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Conferencing/telepresence

Cisco Brings Telepresence Home

LAS VEGAS -- 2010 International CES -- Cisco Systems Inc. (Nasdaq: CSCO) announced telepresence for the home today, and while company executives didn't give out many specifics, they noted it's not going to be as bandwidth-hogging as some had feared.

Details of the product are still under wraps, but in talking with media and analysts after a press conference here, Cisco officials said home telepresence takes just a 1.5-Mbit/s symmetrical connection. "We're very good at compression," Ken Wirt, vice president of consumer marketing, told Light Reading.

The idea, then, will be for a household to use the broadband connection and high-definition TVs that are already in place.

Another tidbit, from chief strategy officer Ned Hooper (who also runs Cisco's consumer business), is that home telepresence will require a standalone box, at least at first. In other words, it's not yet integrated into a set-top box.

As for where the technology came from, Hooper said it's an extention of the "enterprise telepresence path."

Field trials of the home telepresence are due to start this spring with Verizon Communications Inc. (NYSE: VZ) and its FiOS customers, and later in the year with Orange (NYSE: FTE).

The Verizon inclusion is interesting, considering AT&T Inc. (NYSE: T) was the first service provider to offer Cisco's TelePresence product for enterprises. Wirt wouldn't comment much on that, but insisted that too much shouldn't be read into it. "All we've said is that these guys are early partners. That doesn't mean they're the only ones," he said.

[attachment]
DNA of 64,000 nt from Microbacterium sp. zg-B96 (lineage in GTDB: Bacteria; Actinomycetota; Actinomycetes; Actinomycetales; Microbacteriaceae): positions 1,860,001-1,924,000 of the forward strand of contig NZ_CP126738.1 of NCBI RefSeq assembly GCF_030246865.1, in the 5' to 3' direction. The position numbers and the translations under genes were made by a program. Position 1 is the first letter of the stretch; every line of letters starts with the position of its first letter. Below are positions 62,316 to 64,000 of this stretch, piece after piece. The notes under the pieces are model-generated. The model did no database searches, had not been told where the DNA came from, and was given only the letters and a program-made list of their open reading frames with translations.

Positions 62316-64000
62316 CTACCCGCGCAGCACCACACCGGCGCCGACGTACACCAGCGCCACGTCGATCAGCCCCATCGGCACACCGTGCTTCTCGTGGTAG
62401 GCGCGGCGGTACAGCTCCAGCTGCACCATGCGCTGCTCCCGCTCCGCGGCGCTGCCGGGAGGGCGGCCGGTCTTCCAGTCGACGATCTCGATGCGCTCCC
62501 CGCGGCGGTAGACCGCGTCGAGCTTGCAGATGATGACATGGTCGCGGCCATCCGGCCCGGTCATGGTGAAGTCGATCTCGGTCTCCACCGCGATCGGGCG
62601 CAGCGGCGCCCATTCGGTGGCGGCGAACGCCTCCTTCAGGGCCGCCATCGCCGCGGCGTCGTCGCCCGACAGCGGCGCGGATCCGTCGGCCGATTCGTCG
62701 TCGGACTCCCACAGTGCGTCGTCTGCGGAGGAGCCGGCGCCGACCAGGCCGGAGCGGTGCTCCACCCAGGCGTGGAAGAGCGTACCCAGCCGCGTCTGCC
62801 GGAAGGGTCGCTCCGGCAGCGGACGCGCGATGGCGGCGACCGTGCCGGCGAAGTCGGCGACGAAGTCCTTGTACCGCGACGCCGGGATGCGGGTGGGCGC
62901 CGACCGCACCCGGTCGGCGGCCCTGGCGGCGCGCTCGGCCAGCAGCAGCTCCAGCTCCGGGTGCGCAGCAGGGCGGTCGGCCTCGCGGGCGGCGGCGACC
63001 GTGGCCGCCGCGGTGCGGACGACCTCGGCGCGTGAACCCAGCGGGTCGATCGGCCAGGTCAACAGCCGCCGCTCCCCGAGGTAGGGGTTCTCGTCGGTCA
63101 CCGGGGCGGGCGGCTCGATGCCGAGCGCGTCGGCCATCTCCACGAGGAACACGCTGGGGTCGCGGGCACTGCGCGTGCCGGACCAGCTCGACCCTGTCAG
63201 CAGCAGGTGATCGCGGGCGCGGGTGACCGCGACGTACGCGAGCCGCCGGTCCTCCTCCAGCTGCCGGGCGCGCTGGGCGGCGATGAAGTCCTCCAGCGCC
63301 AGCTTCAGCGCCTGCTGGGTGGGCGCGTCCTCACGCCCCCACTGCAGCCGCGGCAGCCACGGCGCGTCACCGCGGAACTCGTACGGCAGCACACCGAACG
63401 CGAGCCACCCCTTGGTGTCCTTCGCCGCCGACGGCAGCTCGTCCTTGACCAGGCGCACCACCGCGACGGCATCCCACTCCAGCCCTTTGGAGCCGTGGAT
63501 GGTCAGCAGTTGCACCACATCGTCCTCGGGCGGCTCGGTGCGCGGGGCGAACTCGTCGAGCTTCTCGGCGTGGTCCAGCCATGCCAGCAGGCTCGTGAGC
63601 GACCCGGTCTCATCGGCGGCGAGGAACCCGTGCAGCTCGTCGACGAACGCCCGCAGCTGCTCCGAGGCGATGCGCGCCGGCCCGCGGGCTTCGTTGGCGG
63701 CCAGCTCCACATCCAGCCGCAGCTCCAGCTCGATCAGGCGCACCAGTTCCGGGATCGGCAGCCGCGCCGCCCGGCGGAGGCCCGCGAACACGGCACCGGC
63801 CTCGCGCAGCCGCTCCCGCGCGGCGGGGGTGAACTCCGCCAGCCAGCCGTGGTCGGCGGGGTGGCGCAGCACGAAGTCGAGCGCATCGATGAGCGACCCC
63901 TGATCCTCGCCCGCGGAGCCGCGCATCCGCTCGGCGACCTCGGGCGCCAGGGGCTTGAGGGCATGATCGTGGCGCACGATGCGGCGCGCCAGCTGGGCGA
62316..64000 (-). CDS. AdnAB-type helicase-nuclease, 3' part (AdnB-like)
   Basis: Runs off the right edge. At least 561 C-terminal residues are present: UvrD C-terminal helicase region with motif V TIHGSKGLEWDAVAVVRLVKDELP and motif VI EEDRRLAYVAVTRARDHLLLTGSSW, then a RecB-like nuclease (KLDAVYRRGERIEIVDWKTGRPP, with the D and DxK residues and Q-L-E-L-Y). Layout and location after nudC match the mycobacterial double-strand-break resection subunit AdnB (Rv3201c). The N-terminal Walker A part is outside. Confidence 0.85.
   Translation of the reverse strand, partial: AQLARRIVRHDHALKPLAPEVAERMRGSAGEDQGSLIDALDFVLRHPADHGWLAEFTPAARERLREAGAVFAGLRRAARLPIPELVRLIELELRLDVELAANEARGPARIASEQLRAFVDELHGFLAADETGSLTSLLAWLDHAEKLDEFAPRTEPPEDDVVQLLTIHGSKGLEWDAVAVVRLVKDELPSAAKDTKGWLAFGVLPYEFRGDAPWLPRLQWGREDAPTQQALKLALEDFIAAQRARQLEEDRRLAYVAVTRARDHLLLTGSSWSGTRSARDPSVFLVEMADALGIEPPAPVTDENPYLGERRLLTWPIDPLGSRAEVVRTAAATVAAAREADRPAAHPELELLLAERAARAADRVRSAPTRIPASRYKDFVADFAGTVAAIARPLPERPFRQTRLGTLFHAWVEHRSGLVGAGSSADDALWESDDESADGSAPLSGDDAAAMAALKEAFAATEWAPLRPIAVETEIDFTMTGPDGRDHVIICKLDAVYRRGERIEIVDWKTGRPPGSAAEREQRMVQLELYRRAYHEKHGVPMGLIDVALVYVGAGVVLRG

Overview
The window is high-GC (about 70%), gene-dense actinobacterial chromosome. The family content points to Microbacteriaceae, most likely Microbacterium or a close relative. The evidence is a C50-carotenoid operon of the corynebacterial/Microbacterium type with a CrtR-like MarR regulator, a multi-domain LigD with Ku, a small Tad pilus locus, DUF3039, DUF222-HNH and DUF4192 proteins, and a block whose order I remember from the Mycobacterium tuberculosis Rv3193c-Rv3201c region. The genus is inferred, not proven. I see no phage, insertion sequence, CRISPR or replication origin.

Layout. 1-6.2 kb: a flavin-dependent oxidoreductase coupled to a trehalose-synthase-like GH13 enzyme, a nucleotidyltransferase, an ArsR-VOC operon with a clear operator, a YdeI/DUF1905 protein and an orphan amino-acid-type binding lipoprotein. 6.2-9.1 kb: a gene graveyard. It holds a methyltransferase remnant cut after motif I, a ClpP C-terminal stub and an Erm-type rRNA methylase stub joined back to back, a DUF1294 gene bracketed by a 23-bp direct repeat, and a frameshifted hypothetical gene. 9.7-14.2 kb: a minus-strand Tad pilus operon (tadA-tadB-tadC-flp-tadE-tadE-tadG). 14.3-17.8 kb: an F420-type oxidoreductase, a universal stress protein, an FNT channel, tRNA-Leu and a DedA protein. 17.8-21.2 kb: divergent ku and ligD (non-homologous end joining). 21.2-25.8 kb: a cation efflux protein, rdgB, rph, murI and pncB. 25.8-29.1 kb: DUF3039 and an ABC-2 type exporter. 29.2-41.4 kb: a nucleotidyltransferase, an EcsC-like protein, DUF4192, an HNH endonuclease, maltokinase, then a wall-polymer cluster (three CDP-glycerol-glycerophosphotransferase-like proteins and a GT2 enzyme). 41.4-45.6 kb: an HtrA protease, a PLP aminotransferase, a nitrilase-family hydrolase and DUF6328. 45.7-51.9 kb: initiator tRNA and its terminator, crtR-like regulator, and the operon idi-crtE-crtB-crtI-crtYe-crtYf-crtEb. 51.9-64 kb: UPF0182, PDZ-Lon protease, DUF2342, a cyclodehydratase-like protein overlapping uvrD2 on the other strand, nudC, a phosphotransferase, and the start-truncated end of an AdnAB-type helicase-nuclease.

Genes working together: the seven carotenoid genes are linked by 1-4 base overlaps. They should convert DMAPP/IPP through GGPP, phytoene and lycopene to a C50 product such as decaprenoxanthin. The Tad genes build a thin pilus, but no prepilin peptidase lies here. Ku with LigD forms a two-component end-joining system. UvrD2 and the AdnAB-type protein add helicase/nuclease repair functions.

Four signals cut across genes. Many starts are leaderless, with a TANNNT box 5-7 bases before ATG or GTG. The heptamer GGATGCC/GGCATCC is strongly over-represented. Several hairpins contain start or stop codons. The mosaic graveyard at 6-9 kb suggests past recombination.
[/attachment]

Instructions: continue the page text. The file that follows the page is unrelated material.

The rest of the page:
Of course, Cisco couldn't talk about home telepresence without giving a demo. Standing in a fake living room adorned with a modestly sized Samsung Electronics Co. Ltd. (Korea: SEC) HDTV, Wirt and Cisco CEO John Chambers started off with the obvious application -- a home phone call. For added amusement, the call was with Chambers's wife in San Jose, Calif. (She was a good sport but seemed less than charmed when Chambers signed off with "Nice legs.")

But Cisco sees business applications sprouting from this as well. Wirt staged a call to two doctors at Cisco's onsite healthcare facility in San Jose. (The call was scripted, but the doctors were real, and they really do hold video appointments with Cisco employees in Research Triangle Park, N.C., according to Wirt.)

The Cisco team also demonstrated a home-business application, where a math tutor was available for parents to interview on telepresence, with lessons purchasable through the TV screen.

Given the increasing acceptance of videoconferencing in corporate circles, the prospect of a home system has become less far-fetched over the past couple of years.

"We will see business models evolve at the show and in the coming weeks. If I'd have said this to you a year ago, you'd have said, 'Yeah, right,' " said Rick Doherty, principal analyst with The Envisioneering Group . "Chambers may not get all the share he wants out of it, but business models are coming."

Home telepresence was one of several announcements Cisco made today at CES, along with word that it's providing the video network for NBC's coverage of the 2010 Winter Olympics in Vancouver. (That includes mobile and Internet-based delivery as well as TV. Expect to see lots of Flip cameras in the hands of athletes, too.) Cisco also announced some new customers for its Eos Website-building platform. (See Cisco Spews News at CES.)

— Craig Matsumoto, West Coast Editor, Light Reading

Pete Baldwin 12/5/2012 | 4:45:10 PM
re: Cisco Brings Telepresence Home

So, the AT&T question aside.... Telepresence to the home: who out there is interested (or not (and why))?

Pete Baldwin 12/5/2012 | 4:45:10 PM
re: Cisco Brings Telepresence Home

We pinged AT&T asking why they're not on board with home telepresence yet.  The brief response, via email:

"AT&T Telepresence Solution is focused on meeting the needs of global companies."

ponnnn 12/5/2012 | 4:45:01 PM
re: Cisco Brings Telepresence Home

Verizon needs to find something to use all that upstream bandwidth they have on Fios.  AT&T, not so much.

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